This week I wrote about Canon Andrew White and the situation in Iraq. Reading the news this morning, the on going sadness of the Middle East, I remembered him in my prayers alongside a verse from Isaiah, “a man of suffering and acquainted with pain”, Jesus and his followers alike.
Yet Jesus was not just a man of sorrow and neither are we. Our God who does draw close to those who suffer, has demonstrated in Jesus that there is no human pain or suffering great enough to overcome the eternal love and power of God.
Andrew White is leading a church surrounded by powers that seem determined to wipe Christianity from that place forever. He is a man who has put himself in touch with the extremes of human suffering and every last terrible episode in the history of that war torn place. Living there amongst the ordinary people of the city of Baghdad, pastor, friend and advocate, he commits himself to a heavy schedule of speaking, fund-raising, international peace work, mediation and the day to day business of church with its cycles of prayer, worship, feeding the poor, providing medicine and bringing the love of Jesus to a hostile world. Himself a man of sorrows in his own failing body, he bears the symptoms of a MS. Himself aquatinted with grief he takes on board the loss common in that place, identifying so closely with the Iraqi people, he brilliantly represents the ultimate and original man of sorrows not only in the pain but also in his stunning ability to speak hope and faith into every terrible event.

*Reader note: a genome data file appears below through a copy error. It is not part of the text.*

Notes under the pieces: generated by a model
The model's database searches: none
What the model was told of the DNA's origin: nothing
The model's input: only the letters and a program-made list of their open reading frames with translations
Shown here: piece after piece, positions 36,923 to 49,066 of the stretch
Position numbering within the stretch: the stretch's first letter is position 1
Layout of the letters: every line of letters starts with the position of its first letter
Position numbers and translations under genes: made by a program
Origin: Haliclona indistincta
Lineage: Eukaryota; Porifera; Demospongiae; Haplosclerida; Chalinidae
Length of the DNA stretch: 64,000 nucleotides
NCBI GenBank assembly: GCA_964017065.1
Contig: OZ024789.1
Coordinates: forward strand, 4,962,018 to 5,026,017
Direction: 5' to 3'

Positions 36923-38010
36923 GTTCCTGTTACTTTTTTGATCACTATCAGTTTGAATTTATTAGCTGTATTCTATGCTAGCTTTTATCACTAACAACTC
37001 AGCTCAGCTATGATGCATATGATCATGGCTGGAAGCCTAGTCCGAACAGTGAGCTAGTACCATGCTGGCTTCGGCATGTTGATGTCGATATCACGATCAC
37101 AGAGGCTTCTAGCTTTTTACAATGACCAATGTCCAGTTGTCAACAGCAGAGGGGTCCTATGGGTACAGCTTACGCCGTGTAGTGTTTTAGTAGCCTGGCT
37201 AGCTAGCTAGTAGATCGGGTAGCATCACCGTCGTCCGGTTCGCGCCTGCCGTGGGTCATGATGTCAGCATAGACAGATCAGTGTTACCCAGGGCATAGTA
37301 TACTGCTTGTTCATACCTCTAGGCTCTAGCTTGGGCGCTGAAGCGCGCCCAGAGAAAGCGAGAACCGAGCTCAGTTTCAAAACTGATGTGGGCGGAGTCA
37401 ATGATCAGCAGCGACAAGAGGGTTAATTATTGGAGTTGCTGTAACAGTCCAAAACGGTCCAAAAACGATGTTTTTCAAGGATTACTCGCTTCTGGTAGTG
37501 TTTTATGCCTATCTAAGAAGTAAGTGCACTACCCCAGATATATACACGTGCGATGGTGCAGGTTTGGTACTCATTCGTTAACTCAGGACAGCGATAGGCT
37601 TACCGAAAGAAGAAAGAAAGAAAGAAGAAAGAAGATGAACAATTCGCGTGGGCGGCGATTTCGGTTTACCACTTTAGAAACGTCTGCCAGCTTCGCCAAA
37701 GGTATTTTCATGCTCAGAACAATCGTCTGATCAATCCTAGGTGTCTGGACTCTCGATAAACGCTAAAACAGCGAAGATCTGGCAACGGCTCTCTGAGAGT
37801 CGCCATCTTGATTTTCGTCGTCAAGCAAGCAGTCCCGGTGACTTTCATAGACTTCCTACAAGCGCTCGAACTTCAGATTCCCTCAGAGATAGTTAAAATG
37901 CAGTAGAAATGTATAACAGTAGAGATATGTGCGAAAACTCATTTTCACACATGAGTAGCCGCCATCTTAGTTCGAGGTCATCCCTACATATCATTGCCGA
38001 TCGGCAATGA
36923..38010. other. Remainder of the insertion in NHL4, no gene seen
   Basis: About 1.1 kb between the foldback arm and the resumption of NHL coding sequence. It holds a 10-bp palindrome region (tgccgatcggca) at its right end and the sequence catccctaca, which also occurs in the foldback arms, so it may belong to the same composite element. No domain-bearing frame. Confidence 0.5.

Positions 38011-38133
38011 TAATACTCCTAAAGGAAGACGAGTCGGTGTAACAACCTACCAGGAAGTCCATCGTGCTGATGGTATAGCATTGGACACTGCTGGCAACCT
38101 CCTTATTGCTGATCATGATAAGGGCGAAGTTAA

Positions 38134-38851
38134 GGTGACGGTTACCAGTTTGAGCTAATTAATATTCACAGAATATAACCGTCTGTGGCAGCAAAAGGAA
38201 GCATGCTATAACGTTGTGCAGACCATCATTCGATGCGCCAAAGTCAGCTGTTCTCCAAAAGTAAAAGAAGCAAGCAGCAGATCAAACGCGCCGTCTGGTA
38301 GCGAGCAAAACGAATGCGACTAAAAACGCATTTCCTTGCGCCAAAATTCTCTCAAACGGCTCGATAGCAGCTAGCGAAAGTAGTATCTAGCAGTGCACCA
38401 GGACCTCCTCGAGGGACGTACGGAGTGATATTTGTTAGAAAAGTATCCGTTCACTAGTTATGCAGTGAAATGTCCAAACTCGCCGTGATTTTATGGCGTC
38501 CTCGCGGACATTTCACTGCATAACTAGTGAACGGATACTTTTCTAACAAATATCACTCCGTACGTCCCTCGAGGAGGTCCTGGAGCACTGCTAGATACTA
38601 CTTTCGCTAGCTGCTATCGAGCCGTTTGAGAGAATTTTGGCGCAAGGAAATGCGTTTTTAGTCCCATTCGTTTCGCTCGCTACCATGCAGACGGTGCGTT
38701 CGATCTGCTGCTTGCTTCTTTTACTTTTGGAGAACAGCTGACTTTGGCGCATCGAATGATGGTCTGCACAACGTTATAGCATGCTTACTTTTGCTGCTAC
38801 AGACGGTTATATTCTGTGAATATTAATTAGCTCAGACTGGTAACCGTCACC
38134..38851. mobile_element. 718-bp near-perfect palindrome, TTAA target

Andrew White writes this,
“At St. George’s we begin every service with the words: “Allah hu ma’na wa Ruh al-Qudas ma’na aithan.” They mean, “God is here, and His Holy Spirit is here.” This simple phrase sums up my understanding of faith under fire – that we need not live in fear because God is present and with us at all times.
When we turn to Jesus and make him the Lord of our lives, we are allowing the kingdom of God to come in all its fullness … to be a real person of faith we cannot view or attempt things from a human point of view . We have to see things as God sees them and allow Him to work through us to accomplish that which in human terms is impossible! This is the essence of supernatural living – hearing God and living in obedience to him, even when it doesn’t make logical sense.”
Andrew White’s book, Faith Under Fire, is a great read. It is part biography, part theology, part encouragement. He says that he has learnt to be cautious about the stories he tells and the ways in which he tells them, such is the degree of terror his community have seen. But he does share enough of the story for us to see a remarkable man with a remarkable God living out the gospel in partnership with others, in a way that is truly incarnation-al.
I would like to give away a copy of the book on the blog this week. To enter the give-away please comment or like on the blog or on Facebook.
If you have friends and family who may like to win the book please share this post with them.
Please continue to pray for the Middle East.